Research Interests
and Approach

My background is in sanitary engineering and over the years I have developed a keen interest in food and farming systems. My current research interest connects these two fields and asks how recycling of nutrients and organic matter contained in human excreta might best support farming systems that seek to regenerate soil and maintain long-term soil health. I am also interested in exploring what assessment tools and frameworks are appropriate when it comes to finding answers to this question.

Research methods I use include quantitative methods such as substance flow analysis as well as qualitative methods such as interviews and focus groups.

Current Research

Managing human excreta for soil, food and nutrient security

Past Research

Blending Elements of Risk Assessment and Life Cycle Assessment

Risk assessment (RA) and life cycle assessment (LCA) are two analytical tools commonly used to support decision making in sewage sludge management and other contexts. RA and LCA were initially developed and used by largely separate groups of specialists, but there is scope for blending elements of the two tools. This research reviewed environmental assessment case studies blending elements of RA and LCA and identified a range of opportunities and pitfalls. The work also featured an attempt to build a Life Cycle Impact Assessment (LCIA) model for human toxicity inspired by quantitative chemical risk assessment (QCRA).

Including Pathogen Risk in Life Cycle Assessment

Human health risks associated with the exposure to pathogens in urban water infrastructure are of common concern but had not been accounted for in life cycle assessment (LCA). This research explored the possibility to include pathogen risk in LCA. The work drew heavily from quantitative microbial risk assessment (QMRA) and helped identifying opportunities and unresolved issues when attempting to include pathogen risk in LCA.

Material Flows at the Level of Individual Households

The study of household metabolism - stocks and flows of energy, matter, and information at the household scale - seeks to support pro-environmental behaviour. This research explored ways to quantify goods purchases and waste generation at the level of individual households. This research also contributed to mapping contributions and perspectives of a various research traditions that have an interface with household metabolism, highlighting a number of controversial issues.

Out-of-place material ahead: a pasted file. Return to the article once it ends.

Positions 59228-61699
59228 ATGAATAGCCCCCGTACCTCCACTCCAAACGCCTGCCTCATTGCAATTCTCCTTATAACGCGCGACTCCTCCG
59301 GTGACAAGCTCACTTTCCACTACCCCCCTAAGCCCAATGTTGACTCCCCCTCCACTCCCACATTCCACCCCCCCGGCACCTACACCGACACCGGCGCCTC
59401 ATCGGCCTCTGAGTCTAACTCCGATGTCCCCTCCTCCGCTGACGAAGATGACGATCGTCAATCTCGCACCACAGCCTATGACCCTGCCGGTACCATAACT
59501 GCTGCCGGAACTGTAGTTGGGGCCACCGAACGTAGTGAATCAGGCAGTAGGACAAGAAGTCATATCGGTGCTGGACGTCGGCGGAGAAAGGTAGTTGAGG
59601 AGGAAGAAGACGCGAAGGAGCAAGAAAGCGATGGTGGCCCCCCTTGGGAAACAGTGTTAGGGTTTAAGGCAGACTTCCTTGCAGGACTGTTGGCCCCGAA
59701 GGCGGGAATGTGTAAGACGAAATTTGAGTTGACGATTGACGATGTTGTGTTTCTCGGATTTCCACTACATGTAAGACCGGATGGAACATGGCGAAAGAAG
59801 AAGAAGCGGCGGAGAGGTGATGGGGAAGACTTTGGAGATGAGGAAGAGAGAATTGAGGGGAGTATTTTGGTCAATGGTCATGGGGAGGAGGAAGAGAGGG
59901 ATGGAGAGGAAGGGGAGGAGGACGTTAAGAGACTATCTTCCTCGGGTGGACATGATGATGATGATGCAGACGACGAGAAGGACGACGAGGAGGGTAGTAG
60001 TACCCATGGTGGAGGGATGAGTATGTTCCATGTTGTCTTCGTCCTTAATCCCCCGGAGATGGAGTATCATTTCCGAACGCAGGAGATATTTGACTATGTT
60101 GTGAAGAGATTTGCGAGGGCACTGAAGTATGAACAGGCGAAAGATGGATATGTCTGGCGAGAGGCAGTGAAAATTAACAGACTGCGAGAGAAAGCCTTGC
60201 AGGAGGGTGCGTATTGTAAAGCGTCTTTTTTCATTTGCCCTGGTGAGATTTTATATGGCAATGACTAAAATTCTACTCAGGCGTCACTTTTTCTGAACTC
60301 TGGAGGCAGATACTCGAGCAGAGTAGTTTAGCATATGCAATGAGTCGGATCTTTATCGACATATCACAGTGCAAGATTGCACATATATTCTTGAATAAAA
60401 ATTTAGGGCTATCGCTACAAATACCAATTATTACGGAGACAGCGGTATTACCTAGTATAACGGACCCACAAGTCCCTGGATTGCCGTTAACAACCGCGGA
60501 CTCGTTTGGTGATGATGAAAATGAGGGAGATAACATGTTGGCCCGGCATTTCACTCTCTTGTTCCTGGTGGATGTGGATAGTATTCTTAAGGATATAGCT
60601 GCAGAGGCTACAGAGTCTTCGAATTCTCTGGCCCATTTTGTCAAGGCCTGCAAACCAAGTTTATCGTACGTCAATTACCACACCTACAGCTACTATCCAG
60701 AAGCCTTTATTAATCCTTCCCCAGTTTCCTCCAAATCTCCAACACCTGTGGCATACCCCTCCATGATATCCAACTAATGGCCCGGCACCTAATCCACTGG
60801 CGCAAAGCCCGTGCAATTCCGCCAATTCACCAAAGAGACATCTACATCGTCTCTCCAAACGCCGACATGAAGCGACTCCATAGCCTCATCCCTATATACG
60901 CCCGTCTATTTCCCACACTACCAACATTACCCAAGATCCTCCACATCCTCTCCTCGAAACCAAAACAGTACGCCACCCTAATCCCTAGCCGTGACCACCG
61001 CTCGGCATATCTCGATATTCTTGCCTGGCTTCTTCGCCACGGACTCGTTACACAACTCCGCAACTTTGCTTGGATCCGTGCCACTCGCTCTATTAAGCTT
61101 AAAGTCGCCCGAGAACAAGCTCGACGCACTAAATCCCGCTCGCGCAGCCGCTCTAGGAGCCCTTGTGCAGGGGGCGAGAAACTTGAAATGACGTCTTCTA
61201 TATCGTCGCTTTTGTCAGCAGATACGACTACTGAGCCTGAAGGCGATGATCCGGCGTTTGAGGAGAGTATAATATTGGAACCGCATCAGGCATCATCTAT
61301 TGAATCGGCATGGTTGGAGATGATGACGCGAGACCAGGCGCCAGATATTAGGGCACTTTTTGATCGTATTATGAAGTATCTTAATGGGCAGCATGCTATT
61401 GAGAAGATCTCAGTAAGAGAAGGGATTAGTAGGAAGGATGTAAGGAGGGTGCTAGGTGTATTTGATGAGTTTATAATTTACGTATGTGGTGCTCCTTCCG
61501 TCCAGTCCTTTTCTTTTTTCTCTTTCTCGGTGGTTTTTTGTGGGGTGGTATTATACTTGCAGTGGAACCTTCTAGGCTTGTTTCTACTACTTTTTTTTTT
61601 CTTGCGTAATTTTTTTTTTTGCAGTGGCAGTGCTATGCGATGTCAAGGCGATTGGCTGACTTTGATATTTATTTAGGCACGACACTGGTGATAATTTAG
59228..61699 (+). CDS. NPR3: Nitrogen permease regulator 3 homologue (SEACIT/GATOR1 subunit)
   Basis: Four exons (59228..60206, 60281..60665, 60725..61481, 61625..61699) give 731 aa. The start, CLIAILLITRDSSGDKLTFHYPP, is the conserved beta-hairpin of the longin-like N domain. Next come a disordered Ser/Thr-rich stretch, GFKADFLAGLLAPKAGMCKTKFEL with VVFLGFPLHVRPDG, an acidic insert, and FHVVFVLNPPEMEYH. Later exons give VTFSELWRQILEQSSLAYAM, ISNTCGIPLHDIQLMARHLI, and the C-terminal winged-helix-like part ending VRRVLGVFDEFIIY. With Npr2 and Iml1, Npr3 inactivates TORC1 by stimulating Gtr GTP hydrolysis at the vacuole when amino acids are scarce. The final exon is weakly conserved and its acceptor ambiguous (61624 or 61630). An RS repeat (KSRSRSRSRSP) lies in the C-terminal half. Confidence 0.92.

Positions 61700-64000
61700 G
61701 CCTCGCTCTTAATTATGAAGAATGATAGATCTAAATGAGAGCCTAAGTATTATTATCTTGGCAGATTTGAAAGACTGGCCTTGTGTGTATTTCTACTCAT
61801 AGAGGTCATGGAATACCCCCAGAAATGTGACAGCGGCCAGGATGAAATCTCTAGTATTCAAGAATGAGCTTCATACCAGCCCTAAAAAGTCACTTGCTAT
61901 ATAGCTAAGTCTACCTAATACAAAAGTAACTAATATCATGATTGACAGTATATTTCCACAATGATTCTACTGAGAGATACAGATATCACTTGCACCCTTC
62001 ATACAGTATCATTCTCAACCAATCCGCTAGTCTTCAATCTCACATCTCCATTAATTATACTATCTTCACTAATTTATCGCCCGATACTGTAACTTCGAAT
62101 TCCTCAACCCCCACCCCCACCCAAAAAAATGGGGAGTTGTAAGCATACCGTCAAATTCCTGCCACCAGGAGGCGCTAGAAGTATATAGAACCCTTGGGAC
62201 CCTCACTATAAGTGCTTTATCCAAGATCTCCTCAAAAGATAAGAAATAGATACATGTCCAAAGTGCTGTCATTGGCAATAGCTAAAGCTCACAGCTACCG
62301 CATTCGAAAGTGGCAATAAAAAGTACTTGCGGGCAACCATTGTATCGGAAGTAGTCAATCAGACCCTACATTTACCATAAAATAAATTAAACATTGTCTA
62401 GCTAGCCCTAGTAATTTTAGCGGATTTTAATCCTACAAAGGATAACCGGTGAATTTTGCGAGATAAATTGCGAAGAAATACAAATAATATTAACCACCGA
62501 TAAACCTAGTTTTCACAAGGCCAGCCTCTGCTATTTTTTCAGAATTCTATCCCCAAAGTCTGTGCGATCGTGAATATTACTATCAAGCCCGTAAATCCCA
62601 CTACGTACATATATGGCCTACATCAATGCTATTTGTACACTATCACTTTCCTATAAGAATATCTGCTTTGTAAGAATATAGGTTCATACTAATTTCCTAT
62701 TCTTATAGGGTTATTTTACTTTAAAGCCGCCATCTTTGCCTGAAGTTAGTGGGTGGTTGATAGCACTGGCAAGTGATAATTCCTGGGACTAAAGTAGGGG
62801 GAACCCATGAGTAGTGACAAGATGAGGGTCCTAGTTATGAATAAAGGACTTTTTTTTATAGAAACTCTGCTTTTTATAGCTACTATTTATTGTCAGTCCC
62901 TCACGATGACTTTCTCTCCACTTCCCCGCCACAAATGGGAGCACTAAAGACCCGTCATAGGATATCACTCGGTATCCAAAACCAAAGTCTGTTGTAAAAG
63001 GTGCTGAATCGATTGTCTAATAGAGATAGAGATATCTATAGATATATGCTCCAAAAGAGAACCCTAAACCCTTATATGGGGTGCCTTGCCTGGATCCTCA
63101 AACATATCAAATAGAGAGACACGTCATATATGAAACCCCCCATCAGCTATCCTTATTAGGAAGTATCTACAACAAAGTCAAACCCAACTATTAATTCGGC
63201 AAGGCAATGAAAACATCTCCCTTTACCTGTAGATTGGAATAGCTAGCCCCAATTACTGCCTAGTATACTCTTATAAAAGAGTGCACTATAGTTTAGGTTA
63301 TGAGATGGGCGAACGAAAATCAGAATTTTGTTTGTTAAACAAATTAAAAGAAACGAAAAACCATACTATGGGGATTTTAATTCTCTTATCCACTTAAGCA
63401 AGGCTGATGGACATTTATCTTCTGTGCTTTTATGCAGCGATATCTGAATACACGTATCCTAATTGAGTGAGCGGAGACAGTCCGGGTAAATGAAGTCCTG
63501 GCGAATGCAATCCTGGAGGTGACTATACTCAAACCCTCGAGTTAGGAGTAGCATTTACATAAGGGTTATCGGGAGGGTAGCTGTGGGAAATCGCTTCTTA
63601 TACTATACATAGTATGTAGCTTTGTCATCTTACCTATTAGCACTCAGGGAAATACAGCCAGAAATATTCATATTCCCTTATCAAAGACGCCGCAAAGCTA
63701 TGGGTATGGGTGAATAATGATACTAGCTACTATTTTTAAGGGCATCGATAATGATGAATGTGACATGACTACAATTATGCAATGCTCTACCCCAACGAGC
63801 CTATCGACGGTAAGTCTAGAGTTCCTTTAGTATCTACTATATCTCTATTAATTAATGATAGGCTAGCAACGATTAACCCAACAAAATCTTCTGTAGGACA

Flows and Management of Phosphorus in Urban Areas

Phosphorus (P) is a plant nutrient of paramount importance for food security. Many current agricultural and waste management practices lead to a dispersion of phosphorus to different sinks. There is a growing awareness of the need for better P management and more circular P flows. This research mapped flows and sinks of P in Gothenburg, Sweden, for the urban water infrastructure in place in the year 2009, and for a range of possible future scenarios.

Source Separation in the Existing Urban Water Infrastructure

In conventional sewer networks water is used to convey human excreta to sewage treatment plants (STPs). Municipal sewer systems commonly also serve industry and hospitals, sometimes even stormwater is drained through the same pipes. It has long been proposed that separating streams at the source would provide greater opportunities for resource recovery by finding ways to minimise dilution and contamination of human excreta. This researched explored and mapped the potential for separate collection and transport of black water in the existing building infrastructure.